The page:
Keeping Humphrey’s Policies Alive
This is the first of a two-part series
As a wide array of dignitaries gathered with ordinary citizens in the early August sun on the State Capitol grounds, they remembered the “Happy Warrior” for his civil rights work and efforts to encourage civility in public debate.
But there is far more to Hubert Humphrey than many people know or remember. Let’s look at two such Humphrey efforts, his jobs policy to benefit companies and workers and farm, food and trade policies to bolster farmers and feed the world’s hungry.
The two are far more closely related than people realized at that time.
The closest thing to a U.S. industrial policy – or full employment policy – ever undertaken in this country was the 1978 Full Employment and Balanced Growth Act commonly known as the Humphrey-Hawkins Full Employment Act.
“It’s still on the books. Some of it expired. But it still offers direction for how we should respond to recessions, unemployment and downturns in the economy,” said Hy Berman, the emeritus University of Minnesota history professor and close friend of the late senator.
“It was a tribute to Humphrey and [former California Rep. Augustus] Hawkins,” he added. “I don’t think Congress was ever serious about it.”
President Jimmy Carter signed the bill on October 27, 1978, nine months after Humphrey died. It was a major expansion of the 1946 Employment Act.
Critics at the time thought the bill was unmanageable and this probably explains why Berman said Congress wasn’t serious about enforcing it. On one hand, it set unemployment rate triggers to signal when the government should become “an employer of last resort” and stimulate jobs like Great Depression measures under FDR’s New Deal. On the other hand, it connected such fiscal policy objectives with monetary policy and required the Federal Reserve governors to set policy for long-term growth, to fight inflation and promote price stability.
The latter directions also required the Fed to send semi-annual monetary reports to Congress, which it continues to this day, and requires presidents to set economic goals for the next fiscal year and recommend policies to achieve those goals. The latter continues as well, with a lot of room to fudge on both numbers and goals.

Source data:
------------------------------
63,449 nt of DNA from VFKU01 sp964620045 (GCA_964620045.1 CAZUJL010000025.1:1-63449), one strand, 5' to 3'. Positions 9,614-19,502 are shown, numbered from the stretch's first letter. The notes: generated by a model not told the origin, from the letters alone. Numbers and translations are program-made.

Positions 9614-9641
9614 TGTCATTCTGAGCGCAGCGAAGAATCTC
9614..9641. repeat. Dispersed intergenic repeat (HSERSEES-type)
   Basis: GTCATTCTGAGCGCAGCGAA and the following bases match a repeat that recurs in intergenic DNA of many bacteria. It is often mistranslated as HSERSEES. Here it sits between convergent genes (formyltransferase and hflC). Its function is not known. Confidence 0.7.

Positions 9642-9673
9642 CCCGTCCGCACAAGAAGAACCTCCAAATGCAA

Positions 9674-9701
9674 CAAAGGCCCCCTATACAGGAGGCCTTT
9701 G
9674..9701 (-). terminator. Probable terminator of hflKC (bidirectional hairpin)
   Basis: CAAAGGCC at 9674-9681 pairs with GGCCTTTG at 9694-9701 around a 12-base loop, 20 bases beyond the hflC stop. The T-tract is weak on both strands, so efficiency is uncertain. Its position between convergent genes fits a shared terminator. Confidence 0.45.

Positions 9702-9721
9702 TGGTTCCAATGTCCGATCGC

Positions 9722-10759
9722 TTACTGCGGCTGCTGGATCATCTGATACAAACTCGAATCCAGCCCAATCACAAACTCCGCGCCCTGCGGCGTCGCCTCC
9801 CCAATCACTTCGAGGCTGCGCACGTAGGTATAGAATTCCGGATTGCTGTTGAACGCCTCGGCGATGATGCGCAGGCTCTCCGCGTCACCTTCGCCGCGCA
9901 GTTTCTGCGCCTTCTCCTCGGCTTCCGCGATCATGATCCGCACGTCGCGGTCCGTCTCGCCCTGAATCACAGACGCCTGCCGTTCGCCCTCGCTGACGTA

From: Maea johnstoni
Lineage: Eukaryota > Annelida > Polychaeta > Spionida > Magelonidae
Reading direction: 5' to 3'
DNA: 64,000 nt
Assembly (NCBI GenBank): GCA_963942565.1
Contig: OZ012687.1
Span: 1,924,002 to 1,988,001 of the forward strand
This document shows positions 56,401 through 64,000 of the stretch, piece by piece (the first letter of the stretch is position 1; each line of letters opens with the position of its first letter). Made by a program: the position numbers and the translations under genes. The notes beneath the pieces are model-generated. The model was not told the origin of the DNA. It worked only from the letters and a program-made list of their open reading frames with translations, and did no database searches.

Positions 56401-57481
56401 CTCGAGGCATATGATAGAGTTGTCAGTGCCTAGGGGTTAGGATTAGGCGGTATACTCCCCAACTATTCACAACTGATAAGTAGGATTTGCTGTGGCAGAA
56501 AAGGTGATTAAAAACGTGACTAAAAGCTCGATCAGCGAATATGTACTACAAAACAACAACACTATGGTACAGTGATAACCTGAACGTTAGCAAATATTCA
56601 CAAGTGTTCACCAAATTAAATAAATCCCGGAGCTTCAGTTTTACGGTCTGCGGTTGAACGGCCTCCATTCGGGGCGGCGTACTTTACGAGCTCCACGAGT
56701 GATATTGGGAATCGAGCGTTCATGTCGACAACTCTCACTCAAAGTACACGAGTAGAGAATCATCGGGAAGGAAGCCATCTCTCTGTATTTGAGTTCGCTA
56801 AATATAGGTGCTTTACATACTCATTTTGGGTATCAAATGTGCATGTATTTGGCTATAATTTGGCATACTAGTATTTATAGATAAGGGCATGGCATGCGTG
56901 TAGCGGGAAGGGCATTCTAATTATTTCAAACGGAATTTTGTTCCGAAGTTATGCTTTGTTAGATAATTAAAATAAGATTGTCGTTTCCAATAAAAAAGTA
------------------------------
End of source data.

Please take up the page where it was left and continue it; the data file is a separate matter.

It wasn’t until the 1980s that most people saw how profoundly monetary policy impacts employment, the direction and flow of trade, and jobs. Humphrey did. Most people still don’t.
I didn’t when I was a Washington correspondent covering Humphrey for the newspaper group that owned publications in St. Paul, Duluth, Grand Forks and other Midwest cities. Humphrey called late one day, mad after meetings with other senators and administration officials. He suggested I use my opportunity to write an op-ed piece for our newspapers on the imbalance of trade and how it was hurting employment.
Japan was then the China of today. As I recall the conversation, he said, “We send them a bushel of soybeans, they send us a television set. We ship a ton of soybean meal, they send over an automobile. That might be a one-to-one ratio, but it’s not balanced trade.”
At some point in 1974, I scheduled a late, after work interview meeting with Humphrey for a story on food aid. The meeting got delayed for nearly an hour. Sitting in his outer office, I could hear Humphrey and his visitor shouting at each other although I couldn’t discern what they were saying.
Betty South, the senator’s hard working press secretary, apologized and said it was Federal Reserve Chairman Arthur F. Burns inside. “I think they kind of like each other even if they don’t agree,” she diplomatically said.
Burns walked out, shook hands with Humphrey, and left. I went into the office for the interview. Humphrey was still steamed. “Let me tell you something,” he said. “When farm prices go up, consumer food prices go up. When farm prices come down, consumer food prices still go up. That’s all you need to know about agricultural economics.”
That wasn’t enough, then or now. Humphrey knew it. But long before most of us, Humphrey knew that monetary policy needed to be in balance with fiscal policy. Fiscal policy is tax and spending legislation set by Congress in tandem, hopefully, with the administration. Monetary policy, which regulates the money supply and impacts inflation and interest rates, is set by the semi-autonomous Federal Reserve.
Central bankers the world over determine who have jobs, and who doesn’t, and who has access to food, and who doesn’t.
The latter cruel reality will be discussed here tomorrow.
Photo credit: Yoichi Okamoto, wikimedia commons